My Brother is a Superhero wins The Waterstones Children’s Book Prize 2016

Posted on 17th March 2016 by Sally Campbell & Peter Whitehead
The winner of this year’s Waterstones Children’s Book Prize, My Brother is a Superhero by David Solomons, was announced at special celebration event at our flagship bookshop in Piccadilly.

Ever since bookseller voting opened for our twelfth annual Waterstones Children’s Book Prize 2016, staffrooms across the land have echoed to the sound of intense debate of just what was their favourite children’s read of last year. Was it, for instance, the mighty Darkmouth from Shane Haggerty, or (sometime-Waterstones bookseller) Katherine Woodfine’s bestselling The Mystery of the Clockwork Sparrow? Or was it instead the claustrophobic, cult-bound world of Lisa Heathfield’s mesmeric Seed? Or indeed another book entirely?

Tonight saw an end to this fevered debate as our special friend and Children’s Laureate Chris Riddell took to the stage at our flagship shop in Piccadilly, London to announce the overall winner and the three category winners from this year’s Prize shortlist. We’re desperate of course to share the results, so imagine if you will that moment of delicious tension as the envelope is torn open…

The Winner of the Waterstones Children’s Book Prize 2016 is:

My Brother is a Superhero by David Solomons

Also bagging the Best Younger Fiction category prize, David’s debut is a rip-roaring and utterly hilarious descent into anarchy as desperately wannabe-superhero Luke misses his galactic destiny by having to visit the toilet. With his unworthy brother Zack now the chosen one, will Luke have the wherewithal to rescue Zack from his arch-nemesis and save two universes.

The Winner of the Best Illustrated Book Category:

The Bear and The Piano by David Litchfield


Our second debut of the evening, Dorset illustrator David Litchfield presents a simply stunning tale of achieving dreams and understanding the things that truly matter, all through the tale of a forest bear who is rather handy on the old Joanna. A contemporary classic in the making.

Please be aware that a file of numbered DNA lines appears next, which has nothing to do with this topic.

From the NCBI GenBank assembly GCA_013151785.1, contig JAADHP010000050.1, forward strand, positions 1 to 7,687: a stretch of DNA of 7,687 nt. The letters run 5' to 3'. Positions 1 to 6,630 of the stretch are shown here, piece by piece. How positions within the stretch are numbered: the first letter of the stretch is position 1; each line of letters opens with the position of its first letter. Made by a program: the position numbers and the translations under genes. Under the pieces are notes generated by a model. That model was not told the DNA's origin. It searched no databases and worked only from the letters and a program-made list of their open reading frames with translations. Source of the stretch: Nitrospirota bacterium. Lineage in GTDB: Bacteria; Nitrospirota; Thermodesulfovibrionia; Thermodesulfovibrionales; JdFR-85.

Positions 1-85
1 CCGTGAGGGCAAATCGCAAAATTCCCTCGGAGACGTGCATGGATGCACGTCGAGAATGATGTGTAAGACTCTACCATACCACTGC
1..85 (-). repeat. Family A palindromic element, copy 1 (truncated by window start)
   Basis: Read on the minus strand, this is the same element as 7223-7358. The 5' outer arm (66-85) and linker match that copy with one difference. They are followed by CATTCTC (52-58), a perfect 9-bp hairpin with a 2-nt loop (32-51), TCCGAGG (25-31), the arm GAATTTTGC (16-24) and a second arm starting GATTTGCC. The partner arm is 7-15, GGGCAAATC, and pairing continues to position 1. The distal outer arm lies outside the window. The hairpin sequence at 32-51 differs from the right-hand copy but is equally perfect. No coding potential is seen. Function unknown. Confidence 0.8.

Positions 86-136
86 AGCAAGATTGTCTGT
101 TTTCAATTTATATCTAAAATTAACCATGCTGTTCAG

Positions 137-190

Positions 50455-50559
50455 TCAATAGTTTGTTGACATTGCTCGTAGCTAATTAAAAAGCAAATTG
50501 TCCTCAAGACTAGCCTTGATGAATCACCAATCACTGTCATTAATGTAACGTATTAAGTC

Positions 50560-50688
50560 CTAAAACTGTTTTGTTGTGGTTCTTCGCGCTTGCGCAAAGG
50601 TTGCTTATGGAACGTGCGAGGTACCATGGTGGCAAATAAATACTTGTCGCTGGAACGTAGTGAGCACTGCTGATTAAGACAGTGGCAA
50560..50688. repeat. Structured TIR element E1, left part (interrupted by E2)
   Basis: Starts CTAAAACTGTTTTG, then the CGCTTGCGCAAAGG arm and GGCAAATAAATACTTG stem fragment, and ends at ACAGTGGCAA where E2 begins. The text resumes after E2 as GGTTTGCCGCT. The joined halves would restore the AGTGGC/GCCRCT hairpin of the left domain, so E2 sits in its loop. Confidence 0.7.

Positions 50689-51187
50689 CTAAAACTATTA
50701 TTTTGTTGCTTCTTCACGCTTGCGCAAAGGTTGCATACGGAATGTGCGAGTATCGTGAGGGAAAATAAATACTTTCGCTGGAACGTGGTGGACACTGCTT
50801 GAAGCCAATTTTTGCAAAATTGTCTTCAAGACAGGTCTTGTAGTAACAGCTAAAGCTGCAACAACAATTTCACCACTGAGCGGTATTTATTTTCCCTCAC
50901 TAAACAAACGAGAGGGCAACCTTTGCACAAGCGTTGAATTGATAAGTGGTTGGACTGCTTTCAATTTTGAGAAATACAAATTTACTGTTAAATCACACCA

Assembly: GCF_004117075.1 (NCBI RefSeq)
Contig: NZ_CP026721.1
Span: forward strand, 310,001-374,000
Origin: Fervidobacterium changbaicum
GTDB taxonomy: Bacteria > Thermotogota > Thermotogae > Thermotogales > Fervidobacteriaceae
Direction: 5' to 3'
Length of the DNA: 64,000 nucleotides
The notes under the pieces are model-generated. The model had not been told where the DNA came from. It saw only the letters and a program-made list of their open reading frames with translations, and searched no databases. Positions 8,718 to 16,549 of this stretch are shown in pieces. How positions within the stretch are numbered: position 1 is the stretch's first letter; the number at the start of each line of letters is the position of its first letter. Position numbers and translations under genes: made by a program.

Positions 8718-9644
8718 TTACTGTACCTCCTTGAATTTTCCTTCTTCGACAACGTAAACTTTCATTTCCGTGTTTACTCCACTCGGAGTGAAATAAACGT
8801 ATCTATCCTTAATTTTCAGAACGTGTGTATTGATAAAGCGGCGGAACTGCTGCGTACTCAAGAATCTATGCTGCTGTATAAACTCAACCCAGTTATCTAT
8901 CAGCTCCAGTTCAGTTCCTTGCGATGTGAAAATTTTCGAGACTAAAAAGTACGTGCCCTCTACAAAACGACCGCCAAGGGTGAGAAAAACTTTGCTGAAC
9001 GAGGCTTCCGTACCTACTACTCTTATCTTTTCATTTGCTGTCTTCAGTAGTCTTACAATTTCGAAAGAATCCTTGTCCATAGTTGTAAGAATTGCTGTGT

The Winner of the Best Older Fiction Category:

The Art of Being Normal by Lisa Williamson


In common with our other winners, Lisa Williamson’s The Art of Being Normal is another first book, charting the often moving and life-affirming story of two unforgettable teenage strangers who find a common bond over their very difference. With glowing reviews from this likes of Philip Pullman and Young Adult star Juno Dawson, this is a novel that sensitively tackles complex gender issues with charm and brilliance.

The Waterstone’s Children’s Book Prize is not just about kudos, however – we’ll be presenting David Solomons as our overall winner with a cheque for £5000 to recognise his category and overall wins, whilst David Litchfield and Lisa Williamson will receive £2000 each for their respective category victories.

Please join us over at for further information and over the next three weeks, we will be posting up some deeper features around these incredibly exciting debuts. It’s a privilege for us to support such incredible talent and frankly we can’t wait to see what they each come up with next.

The wonderful shortlisted authors:

The victorious category winners:

Overall winner David Solomons with Children's Laureate Chris Riddell:


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